How did you get interested in environmental/sustainability issues?
I was born on a Mountain top in Tennessee (literally) and have always been passionate about the outdoors. I am also profoundly influenced by environmental children’s classics such as The Lorax by Dr. Seuss, my days as a camp counselor in the backwoods of Maine and for the Massachusetts Audubon Society, and my educational/research experiences at Connecticut College, Columbia University’s Biosphere 2 Center, and the Desert Botanic Gardens in Tempe/Phoenix AZ.
How are you currently involved in environmental/sustainability projects/issues at Harvard?
I am a member of the FAS/Harvard’s Ecocitzens group and founded and chair our Green Team in the Development Office. Our work as a Green Team here at AA&D impacts not only staff but the 124 Mt. Auburn Building at large, as well as Harvard alumni.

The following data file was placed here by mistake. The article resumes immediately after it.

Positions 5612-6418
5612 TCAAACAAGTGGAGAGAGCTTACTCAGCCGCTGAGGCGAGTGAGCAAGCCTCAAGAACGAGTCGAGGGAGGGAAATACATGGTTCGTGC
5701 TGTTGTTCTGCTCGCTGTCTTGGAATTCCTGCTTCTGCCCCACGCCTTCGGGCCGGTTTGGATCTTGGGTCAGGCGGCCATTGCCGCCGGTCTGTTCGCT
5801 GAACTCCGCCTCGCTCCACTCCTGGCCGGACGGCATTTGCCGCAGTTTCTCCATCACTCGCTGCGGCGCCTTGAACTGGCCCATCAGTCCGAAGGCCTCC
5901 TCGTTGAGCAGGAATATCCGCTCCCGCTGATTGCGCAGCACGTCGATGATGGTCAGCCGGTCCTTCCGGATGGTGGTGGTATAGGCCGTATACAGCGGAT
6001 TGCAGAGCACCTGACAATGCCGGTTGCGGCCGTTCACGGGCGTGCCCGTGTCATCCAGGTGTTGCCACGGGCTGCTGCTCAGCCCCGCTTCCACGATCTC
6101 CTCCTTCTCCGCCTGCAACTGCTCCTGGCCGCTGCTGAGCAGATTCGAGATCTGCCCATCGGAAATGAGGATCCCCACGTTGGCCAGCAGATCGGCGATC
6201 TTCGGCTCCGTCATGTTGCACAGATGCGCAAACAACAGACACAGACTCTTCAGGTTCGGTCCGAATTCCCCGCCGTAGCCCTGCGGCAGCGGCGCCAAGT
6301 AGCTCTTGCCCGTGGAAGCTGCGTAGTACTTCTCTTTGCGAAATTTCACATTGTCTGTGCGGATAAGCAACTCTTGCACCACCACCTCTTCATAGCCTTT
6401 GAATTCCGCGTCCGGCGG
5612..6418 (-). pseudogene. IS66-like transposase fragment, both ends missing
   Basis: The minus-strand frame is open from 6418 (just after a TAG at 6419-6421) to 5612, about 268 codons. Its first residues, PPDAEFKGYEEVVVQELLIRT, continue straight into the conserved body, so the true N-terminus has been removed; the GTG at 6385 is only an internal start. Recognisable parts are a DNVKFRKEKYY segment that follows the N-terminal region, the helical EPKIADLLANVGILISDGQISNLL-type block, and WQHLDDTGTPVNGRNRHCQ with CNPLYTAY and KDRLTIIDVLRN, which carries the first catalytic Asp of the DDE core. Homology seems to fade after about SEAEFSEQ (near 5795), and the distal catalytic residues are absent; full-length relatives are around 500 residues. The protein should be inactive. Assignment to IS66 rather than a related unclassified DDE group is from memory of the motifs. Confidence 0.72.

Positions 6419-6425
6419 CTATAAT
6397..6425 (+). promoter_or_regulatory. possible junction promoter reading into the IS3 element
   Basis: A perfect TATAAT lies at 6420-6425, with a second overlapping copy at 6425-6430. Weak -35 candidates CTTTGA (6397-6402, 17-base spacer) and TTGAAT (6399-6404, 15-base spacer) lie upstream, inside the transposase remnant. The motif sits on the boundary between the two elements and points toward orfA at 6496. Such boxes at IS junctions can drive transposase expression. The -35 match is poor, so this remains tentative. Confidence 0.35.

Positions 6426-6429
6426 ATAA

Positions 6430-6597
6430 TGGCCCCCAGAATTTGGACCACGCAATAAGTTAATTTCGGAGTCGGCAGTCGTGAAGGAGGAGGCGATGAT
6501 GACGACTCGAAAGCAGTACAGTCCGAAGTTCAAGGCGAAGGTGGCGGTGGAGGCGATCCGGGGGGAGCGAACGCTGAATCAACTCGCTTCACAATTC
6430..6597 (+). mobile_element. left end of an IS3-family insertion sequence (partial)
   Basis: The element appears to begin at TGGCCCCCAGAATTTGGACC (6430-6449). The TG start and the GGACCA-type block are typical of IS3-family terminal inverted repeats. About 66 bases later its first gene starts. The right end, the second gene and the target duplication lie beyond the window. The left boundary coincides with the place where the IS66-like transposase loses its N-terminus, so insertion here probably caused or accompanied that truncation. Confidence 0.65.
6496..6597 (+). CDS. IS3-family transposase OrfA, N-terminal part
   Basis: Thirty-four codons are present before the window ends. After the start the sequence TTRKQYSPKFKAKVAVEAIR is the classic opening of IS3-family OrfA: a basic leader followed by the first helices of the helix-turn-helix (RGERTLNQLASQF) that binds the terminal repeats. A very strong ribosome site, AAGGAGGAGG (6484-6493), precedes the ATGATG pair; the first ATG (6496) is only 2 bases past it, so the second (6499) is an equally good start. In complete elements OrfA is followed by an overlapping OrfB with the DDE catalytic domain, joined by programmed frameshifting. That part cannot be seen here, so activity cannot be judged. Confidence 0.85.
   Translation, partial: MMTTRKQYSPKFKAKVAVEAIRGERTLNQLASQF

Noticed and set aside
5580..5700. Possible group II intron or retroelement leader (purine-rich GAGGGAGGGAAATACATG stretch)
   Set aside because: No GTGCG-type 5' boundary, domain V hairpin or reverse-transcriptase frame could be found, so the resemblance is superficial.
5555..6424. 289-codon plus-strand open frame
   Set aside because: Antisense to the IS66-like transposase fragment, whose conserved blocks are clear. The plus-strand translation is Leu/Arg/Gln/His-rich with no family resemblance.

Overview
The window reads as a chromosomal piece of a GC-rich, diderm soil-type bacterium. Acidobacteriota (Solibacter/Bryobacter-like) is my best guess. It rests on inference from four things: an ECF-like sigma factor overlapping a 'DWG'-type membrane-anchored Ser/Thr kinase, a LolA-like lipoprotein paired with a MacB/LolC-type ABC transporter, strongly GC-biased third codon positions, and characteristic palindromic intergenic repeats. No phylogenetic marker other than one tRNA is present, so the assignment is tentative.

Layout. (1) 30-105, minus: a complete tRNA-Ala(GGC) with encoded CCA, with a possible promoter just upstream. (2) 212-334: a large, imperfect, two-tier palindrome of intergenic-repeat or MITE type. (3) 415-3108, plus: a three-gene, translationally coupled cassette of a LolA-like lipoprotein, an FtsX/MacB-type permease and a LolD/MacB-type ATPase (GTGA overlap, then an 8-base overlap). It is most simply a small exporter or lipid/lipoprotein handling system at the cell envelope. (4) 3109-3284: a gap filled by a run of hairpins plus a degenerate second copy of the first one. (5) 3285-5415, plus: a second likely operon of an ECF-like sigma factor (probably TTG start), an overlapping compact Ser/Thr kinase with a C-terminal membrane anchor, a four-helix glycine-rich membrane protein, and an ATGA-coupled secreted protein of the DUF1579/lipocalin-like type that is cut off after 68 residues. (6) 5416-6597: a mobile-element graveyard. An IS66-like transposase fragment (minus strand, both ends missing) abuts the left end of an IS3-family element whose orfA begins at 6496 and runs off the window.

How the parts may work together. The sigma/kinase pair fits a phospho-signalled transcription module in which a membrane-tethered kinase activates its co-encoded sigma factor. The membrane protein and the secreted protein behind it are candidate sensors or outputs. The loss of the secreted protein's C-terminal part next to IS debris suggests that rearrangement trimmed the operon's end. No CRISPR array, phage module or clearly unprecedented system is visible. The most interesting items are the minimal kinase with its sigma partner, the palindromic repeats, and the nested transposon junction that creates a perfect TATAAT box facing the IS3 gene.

What is your appraisal of the future of sustainability initiatives at Harvard and elsewhere?
It’s evolving with the times. As long as there continues to be support from the Top and Harvard College students continue to ask the right questions, conduct research, understand national/international politics/legislation, and remain generally active then we have a very promising future.
What are some ways that an individual can contribute to a sustainable future that you feel are easy to put into practice?
There is plenty you can do on a small scale (recycling, living within your means, attending workshops etc). I believe that one of the best things a global citizen can do is read the right books/articles to their children/infants/students. Let them ask questions and direct them (do not push them) towards the right places for answers. I think a good place to start is with Dr. Seuss’s The Lorax. In fact, to answer this question simply print the following: Read your children The Lorax by Dr. Seuss….it’s a good place to start.